Conflict of Interest
Your listeners have the right to know if you’re a member of a political party when you are covering political issues. You should declare to your listeners that you are a member and allow them to make up their own minds about whether you have covered the issue fairly or not. The same applies to any issues that you might have a personal interest in: you should always declare to listeners any conflict of interest.
For example, if you are a member of the Teachers’ Union and you are covering a teachers’ strike, you should let them know. Or, if you are involved in an inquiry into police racism and you are talking about it on your show, you should let your audience know that you are involved in the inquiry.
Code of Ethics, Defamation and Media Law
The Media, Entertainment and Arts Alliance has a very good code of ethics that you should read so that you know what your obligations are to your audience and your community as a broadcaster: http://www.alliance.org.au/code-of-ethics.html
You should also read up your station’s Media Law handbook in preparation for the election coverage. Make sure you understand defamation law and do not be scared to ask your station management for help in understanding it. People have strong emotions and feelings about politics and you need to be careful about what you say about people on air.
For example, you can’t say: ‘Senator Bloggs is an incompetent, adulterating, nincompoop…’ (even if you have evidence that he is, it is best not to make these sort of statements).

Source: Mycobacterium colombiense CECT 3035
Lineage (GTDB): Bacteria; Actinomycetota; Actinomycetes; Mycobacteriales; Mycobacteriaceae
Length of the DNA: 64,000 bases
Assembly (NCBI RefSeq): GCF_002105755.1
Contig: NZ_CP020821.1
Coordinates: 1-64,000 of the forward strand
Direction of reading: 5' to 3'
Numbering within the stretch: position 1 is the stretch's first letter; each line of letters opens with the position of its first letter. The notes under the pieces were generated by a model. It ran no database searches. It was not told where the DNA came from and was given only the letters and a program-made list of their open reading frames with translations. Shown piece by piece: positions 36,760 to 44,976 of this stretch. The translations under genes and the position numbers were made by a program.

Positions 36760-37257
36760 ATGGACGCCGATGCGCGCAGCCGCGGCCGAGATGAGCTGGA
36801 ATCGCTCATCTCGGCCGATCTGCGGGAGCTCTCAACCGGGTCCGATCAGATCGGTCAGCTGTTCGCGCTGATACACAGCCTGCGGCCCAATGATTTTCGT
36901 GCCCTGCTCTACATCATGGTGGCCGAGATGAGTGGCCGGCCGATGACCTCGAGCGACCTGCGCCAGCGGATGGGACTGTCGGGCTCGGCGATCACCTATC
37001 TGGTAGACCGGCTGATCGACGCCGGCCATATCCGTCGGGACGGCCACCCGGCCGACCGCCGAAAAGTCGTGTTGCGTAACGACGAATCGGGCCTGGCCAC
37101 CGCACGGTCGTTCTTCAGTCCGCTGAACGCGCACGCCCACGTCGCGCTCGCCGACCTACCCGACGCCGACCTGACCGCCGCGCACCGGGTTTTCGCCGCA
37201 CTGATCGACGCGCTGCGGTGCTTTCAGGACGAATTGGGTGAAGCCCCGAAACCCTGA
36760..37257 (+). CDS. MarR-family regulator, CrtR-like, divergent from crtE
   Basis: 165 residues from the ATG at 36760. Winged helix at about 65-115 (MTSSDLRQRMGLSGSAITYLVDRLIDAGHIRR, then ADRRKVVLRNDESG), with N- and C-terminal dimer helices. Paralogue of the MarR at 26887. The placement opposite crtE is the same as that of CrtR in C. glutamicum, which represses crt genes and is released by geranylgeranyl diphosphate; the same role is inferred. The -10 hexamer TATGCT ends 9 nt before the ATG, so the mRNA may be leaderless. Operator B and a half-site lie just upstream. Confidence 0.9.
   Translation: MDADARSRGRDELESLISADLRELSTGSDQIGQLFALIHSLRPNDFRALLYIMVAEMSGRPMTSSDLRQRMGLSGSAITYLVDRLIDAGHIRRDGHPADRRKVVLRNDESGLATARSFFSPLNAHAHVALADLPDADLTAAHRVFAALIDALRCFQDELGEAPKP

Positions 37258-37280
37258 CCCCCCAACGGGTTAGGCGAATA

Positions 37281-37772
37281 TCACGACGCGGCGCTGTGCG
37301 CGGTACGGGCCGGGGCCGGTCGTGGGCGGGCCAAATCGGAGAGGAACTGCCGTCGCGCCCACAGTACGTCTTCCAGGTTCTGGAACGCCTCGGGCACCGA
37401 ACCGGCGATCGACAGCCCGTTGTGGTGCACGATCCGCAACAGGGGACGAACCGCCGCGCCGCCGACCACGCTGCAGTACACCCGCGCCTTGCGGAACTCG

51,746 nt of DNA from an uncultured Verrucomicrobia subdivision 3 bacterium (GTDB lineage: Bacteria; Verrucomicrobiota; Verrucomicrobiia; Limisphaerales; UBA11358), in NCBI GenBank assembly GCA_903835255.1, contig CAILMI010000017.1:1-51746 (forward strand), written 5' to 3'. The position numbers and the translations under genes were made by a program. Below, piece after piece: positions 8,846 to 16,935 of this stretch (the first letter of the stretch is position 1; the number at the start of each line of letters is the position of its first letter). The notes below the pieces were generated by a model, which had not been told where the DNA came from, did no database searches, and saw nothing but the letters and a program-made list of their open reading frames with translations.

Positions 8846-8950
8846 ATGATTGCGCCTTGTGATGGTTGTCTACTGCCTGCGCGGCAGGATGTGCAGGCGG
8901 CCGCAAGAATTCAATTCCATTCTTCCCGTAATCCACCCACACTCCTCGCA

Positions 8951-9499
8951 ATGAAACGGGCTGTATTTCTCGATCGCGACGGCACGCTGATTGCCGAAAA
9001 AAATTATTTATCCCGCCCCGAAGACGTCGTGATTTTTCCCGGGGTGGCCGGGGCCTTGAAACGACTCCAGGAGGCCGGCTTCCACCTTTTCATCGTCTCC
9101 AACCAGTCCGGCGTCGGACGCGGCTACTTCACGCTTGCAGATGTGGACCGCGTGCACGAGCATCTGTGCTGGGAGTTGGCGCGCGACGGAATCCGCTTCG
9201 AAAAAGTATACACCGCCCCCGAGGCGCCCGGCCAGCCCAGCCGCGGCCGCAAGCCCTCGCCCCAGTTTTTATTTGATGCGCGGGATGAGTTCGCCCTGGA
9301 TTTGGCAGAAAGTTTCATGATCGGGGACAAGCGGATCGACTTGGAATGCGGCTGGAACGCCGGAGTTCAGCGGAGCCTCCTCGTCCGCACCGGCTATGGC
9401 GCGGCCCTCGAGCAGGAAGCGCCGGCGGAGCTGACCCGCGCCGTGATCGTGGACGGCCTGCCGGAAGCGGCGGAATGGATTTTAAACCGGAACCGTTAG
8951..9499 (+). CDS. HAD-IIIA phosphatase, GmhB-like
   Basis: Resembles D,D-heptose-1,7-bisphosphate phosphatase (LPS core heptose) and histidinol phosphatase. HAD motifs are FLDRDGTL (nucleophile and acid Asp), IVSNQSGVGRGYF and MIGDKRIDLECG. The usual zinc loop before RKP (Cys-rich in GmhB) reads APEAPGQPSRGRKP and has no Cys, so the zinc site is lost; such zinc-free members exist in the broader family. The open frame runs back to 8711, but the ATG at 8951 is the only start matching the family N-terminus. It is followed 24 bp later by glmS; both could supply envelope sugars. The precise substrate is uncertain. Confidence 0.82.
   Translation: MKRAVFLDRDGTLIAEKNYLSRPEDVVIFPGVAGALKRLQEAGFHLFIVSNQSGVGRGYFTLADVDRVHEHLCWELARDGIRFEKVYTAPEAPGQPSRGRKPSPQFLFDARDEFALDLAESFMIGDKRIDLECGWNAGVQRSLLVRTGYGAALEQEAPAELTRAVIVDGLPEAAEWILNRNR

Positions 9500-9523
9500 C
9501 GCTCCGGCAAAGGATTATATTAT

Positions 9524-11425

It’s better to focus on the issues and not the person. You can could: ‘The policy that Senator Bloggs supports will be terrible for my local community because…’
The Australian Communication and Media Authority has strict rules about how and what to broadcast during an election period; these rules are law so all broadcasters need to make sure they do not break any of them. These rules are in place to make sure coverage of the election is fair and balanced.
The following instructions regarding election coverage are from the CBAA website:
- The station may broadcast political content (news, statements, commentary or discussion) during the entire election period provided that ‘the broadcaster give reasonable opportunities for the broadcasting of election matter to all political parties contesting the election…’
- Be sure that all broadcast material is logged. Logging is a licence condition. The Australian Communications and Media Authority (ACMA) is entitled to request audio logs/ details of any political or current affairs material that is broadcast on your station.
- The broadcast of political advertising must cease three days prior to the polling day. This applies to state and federal elections. If the election is to take place on a Saturday, advertising must cease at the end of the Wednesday and only re-commence after the polls are closed on Saturday.
- The station must announce the details of the party that has authorised and sponsored the political advertisement.
- The political advertisement must be ‘tagged’ eg. ‘This political announcement was sponsored and authorised by XXX party’.
- If a station broadcasts the political advertising of a political party, the opportunity of advertising must be available to competing political parties.
For more information please see:
ACMA fact sheet covering the broadcasting and communication of political and election matter (pdf)